“The success of this case is an excellent example of how crucial partnerships are to the critical work we do,” she said. “It exemplifies the mission of our agency and our ability to achieve this mission depends on these partnerships.”
You can learn more about this case here: https://oklahoman.com/article/5653891/its-a-species-that-is-getting-plunderedbrnew-jersey-man-must-pay-350000-for-smuggling-oklahoma-turtles
For more information regarding the U.S. Fish and Wildlife Service Office of Law Enforcement, please visit: https://www.fws.gov/le/ To report wildlife crime, please visit: https://www.fws.gov/refuges/lawEnforcement/report-wildlife-crimes.php
The U.S. Fish and Wildlife Service is authorized to pay rewards for information or assistance that leads to an arrest, a criminal conviction, civil penalty assessment, or forfeiture of seized property. Payment of rewards is the discretion of the Service and is linked to specific federal wildlife laws. The amount of any reward we may pay is commensurate with the information or assistance received. Please discuss the possibility of receiving a reward with the Service personnel receiving your information or assistance.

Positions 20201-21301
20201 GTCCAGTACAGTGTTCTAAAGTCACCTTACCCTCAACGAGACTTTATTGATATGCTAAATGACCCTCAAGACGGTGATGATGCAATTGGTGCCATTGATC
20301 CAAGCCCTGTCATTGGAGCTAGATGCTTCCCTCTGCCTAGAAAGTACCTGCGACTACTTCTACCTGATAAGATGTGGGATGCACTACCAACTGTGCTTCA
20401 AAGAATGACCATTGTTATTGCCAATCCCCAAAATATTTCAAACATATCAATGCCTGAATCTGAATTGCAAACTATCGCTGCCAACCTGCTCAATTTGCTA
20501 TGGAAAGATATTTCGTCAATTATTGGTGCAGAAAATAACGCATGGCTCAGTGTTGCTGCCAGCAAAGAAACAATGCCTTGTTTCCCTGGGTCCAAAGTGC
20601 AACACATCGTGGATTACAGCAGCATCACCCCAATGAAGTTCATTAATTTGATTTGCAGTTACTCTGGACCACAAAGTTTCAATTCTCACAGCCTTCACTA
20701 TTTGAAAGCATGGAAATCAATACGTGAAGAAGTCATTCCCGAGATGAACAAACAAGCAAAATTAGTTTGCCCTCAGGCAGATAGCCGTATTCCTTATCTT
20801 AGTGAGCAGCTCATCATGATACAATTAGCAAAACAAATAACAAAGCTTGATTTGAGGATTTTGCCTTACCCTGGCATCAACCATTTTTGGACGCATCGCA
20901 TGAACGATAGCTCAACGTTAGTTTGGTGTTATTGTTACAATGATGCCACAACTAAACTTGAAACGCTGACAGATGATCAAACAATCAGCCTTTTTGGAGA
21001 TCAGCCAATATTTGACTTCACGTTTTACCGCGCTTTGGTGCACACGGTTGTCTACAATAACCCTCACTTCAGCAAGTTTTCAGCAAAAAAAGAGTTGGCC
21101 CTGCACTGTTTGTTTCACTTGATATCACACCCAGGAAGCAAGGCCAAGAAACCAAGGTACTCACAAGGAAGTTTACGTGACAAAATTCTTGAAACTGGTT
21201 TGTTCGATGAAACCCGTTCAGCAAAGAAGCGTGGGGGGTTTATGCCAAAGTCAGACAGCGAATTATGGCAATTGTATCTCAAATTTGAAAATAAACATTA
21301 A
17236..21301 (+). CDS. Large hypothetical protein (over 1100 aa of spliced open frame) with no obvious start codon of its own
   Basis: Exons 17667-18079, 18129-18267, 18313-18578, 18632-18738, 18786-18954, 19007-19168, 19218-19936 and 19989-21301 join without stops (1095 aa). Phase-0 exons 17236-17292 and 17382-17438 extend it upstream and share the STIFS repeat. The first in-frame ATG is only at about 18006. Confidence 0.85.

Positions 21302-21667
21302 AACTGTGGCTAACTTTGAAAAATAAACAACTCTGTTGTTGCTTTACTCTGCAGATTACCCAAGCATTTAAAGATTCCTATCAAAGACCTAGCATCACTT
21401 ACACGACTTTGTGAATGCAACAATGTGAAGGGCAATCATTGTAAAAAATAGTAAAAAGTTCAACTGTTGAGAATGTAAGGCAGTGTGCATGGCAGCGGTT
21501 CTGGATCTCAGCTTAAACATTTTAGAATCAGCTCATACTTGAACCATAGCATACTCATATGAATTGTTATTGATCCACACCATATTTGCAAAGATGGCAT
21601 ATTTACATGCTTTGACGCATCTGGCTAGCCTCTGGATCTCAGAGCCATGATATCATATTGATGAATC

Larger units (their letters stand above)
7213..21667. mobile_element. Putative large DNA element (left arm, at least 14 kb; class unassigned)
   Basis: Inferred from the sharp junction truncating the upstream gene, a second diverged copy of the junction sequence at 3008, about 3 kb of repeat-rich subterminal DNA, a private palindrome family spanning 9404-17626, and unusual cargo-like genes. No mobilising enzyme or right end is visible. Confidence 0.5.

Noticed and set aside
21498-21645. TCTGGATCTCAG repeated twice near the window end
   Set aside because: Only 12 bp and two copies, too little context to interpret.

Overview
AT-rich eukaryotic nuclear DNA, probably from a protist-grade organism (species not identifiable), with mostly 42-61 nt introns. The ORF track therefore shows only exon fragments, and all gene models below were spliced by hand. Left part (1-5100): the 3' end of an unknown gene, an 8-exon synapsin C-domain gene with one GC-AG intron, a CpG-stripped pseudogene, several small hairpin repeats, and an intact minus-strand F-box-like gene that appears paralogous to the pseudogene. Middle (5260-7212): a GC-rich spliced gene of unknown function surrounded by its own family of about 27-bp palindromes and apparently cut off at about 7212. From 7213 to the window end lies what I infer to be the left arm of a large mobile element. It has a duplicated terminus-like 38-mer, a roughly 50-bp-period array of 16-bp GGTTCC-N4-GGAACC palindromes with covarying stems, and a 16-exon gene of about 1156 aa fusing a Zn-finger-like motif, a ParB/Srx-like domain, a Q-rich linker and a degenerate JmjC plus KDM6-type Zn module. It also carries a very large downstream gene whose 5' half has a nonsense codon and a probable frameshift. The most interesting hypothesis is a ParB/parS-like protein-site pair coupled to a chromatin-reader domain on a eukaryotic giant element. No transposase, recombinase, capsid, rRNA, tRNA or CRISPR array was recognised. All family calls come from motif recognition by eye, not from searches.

The U.S. Fish and Wildlife Service works with others to conserve, protect and enhance fish, wildlife, plants and their habitats for the continuing benefit of the American people. For more information, visit www.fws.gov, or connect with us through any of these social media channels: Facebook, Twitter, Flickr and YouTube.
The mission of the U.S. Fish and Wildlife Service is working with others to conserve, protect, and enhance fish, wildlife, plants, and their habitats for the continuing benefit of the American people. We are both a leader and trusted partner in fish and wildlife conservation, known for our scientific excellence, stewardship of lands and natural resources, dedicated professionals, and commitment to public service. For more information on our work and the people who make it happen, visit www.fws.gov.
For more information on our work and the people who make it happen, visit http://www.fws.gov/. Connect with our Facebook page, follow our tweets, watch our YouTube Channel and download photos from our Flickr page.